Community Master Plan  

The Office of Sustainability is collaborating with the Planning department to emphasize environmental justice, climate mitiagetion and adaptation in the Community Master Plan. For more information on the Community Master Plan process visit the Community Master Plan Update page

Climate Action and Adaptation Plan 

In partnership with the Community Collaboration on Climate Change (C4) and other community stakeholders we will also be co-creating a Climate Action and Adaptation Plan with community. A Climate Action and Adaptation Plan (CAAP) is a roadmap for how the community of Grand Rapids will reduce greenhouse gas emissions and prepare for the impacts of climate change on public health, ecosystems, infrastructure and public spaces.

Preparations for the CAAP began in early 2022 for a formal launch in March 2023. A final plan is expected to be complete by the end of 2024, with an implementation appendix to be finalized in June 2025.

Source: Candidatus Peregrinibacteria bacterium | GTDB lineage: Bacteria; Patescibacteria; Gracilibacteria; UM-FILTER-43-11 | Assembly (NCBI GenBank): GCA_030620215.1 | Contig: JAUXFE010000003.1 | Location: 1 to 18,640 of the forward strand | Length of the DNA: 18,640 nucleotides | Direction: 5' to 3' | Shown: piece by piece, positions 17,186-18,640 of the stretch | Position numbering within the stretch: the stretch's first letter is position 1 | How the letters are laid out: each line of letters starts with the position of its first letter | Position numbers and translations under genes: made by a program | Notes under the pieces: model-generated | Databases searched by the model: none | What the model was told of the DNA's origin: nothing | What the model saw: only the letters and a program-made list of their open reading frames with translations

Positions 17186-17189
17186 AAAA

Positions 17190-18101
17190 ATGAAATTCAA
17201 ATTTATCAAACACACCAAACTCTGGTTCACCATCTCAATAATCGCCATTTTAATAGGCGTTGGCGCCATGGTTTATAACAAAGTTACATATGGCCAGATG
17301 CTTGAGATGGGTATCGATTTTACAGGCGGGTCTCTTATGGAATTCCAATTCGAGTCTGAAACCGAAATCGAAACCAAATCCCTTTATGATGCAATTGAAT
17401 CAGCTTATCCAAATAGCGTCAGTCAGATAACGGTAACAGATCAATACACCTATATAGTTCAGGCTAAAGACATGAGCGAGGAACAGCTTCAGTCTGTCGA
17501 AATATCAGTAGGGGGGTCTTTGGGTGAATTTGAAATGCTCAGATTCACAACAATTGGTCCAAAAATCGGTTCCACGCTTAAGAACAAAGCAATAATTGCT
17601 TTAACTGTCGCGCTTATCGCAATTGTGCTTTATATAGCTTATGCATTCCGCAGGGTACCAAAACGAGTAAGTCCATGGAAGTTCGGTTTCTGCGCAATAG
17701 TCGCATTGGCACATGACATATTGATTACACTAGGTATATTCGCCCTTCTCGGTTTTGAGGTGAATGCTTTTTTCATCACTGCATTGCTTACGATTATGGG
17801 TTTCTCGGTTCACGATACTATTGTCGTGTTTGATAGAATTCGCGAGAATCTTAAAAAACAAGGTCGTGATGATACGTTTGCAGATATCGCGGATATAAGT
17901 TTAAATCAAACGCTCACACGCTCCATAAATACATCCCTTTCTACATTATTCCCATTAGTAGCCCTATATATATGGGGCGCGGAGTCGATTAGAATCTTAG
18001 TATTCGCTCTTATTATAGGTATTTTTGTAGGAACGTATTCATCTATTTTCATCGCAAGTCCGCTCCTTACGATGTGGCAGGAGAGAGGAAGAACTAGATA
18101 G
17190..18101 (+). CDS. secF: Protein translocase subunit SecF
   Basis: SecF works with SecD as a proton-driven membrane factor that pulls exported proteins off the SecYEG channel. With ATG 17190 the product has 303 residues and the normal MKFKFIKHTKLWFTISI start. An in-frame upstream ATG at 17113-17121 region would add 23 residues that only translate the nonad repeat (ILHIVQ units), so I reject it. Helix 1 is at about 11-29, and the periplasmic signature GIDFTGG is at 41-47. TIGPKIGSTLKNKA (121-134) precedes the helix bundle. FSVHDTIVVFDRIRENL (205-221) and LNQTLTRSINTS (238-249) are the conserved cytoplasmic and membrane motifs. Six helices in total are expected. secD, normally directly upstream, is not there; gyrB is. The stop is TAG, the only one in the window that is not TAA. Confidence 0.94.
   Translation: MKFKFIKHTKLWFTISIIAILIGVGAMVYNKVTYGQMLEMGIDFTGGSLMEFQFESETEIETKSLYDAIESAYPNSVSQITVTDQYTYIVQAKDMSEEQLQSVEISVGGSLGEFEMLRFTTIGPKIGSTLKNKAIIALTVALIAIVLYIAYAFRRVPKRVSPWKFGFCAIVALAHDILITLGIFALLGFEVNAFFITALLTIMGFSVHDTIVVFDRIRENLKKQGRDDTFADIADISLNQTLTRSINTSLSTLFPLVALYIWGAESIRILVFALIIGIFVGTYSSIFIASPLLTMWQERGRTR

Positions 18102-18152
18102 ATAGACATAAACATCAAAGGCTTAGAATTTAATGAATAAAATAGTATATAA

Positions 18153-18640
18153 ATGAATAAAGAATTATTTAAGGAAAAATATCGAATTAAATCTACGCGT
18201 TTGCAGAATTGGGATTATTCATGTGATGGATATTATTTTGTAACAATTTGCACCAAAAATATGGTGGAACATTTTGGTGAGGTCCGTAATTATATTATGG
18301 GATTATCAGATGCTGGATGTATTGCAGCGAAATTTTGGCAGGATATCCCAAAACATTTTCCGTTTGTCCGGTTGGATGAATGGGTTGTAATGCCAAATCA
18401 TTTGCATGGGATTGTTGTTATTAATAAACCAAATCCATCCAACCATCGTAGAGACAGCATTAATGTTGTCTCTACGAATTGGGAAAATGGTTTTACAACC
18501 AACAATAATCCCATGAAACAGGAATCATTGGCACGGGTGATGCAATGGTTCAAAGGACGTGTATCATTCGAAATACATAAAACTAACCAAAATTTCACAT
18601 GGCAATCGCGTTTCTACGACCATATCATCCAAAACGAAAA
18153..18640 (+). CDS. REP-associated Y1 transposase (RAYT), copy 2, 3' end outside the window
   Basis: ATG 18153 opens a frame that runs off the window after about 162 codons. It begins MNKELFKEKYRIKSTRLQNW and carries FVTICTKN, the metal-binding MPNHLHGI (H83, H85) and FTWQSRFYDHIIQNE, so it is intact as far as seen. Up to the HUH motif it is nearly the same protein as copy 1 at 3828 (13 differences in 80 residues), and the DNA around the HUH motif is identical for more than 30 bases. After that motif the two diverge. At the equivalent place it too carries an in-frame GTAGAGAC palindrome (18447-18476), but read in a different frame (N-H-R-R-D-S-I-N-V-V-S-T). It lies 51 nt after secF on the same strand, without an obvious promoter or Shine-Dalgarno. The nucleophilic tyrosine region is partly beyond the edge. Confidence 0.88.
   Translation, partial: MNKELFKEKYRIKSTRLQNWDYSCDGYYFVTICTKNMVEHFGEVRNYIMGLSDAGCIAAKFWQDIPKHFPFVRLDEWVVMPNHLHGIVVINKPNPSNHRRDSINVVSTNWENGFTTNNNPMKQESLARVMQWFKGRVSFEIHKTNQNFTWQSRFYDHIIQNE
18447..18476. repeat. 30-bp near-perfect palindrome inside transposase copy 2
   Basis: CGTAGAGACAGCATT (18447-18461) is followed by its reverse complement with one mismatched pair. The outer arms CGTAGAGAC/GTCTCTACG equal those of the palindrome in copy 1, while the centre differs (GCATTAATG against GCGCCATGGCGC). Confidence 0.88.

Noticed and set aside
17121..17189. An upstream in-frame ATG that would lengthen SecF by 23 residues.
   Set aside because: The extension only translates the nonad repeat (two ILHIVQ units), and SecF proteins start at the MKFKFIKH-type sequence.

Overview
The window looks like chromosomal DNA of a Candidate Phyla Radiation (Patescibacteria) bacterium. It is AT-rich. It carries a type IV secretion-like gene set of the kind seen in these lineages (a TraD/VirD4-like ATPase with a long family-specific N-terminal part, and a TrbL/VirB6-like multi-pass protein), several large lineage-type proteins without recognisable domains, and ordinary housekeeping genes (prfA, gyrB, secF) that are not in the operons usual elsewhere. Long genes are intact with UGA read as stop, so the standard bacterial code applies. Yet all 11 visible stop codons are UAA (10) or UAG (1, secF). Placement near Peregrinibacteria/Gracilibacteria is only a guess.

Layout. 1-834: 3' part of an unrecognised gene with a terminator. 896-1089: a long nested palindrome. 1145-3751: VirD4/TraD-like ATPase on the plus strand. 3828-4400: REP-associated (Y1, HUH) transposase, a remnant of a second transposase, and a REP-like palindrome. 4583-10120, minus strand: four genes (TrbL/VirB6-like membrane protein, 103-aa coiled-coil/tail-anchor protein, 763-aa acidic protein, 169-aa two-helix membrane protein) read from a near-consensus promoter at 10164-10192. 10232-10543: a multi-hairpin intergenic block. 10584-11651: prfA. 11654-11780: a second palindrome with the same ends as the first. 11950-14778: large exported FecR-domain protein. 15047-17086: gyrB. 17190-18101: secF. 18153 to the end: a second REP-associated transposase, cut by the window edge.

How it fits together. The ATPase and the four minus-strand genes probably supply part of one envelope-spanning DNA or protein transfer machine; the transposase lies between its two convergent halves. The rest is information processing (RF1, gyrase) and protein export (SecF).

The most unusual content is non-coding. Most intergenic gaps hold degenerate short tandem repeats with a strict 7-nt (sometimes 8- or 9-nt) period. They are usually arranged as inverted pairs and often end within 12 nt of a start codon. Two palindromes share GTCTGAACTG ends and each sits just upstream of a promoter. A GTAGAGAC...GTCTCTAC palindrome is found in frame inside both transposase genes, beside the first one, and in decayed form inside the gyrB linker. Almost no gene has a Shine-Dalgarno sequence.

This process will include extensive community engagement. Stay tuned for additional information on how you may be involved or reach out to Annabelle Wilkinson at for more details.  

Feel free to browse the below municipal climate plans, which we believe demonstrate best practices to be considered for our plan:

History of Investment

The City has invested more than $600 million over the years in climate mitigation, adaptation and resilience.  

In 2005, the City of Grand Rapids was one of the first cities in the country to adopt sustainability as a priority. A few early actions taken by the City included hiring a sustainability consultant, launching the Community Sustainability Partnership (CSP) and creating a 20% renewable energy goal. This commitment and these early successes led to the City being the second city in North America to be designated by the United Nations University as a Regional Center for Expertise and Sustainability in 2006 and honored by the U.S. Chamber of Commerce as the Most Sustainable Mid-Sized City in 2010.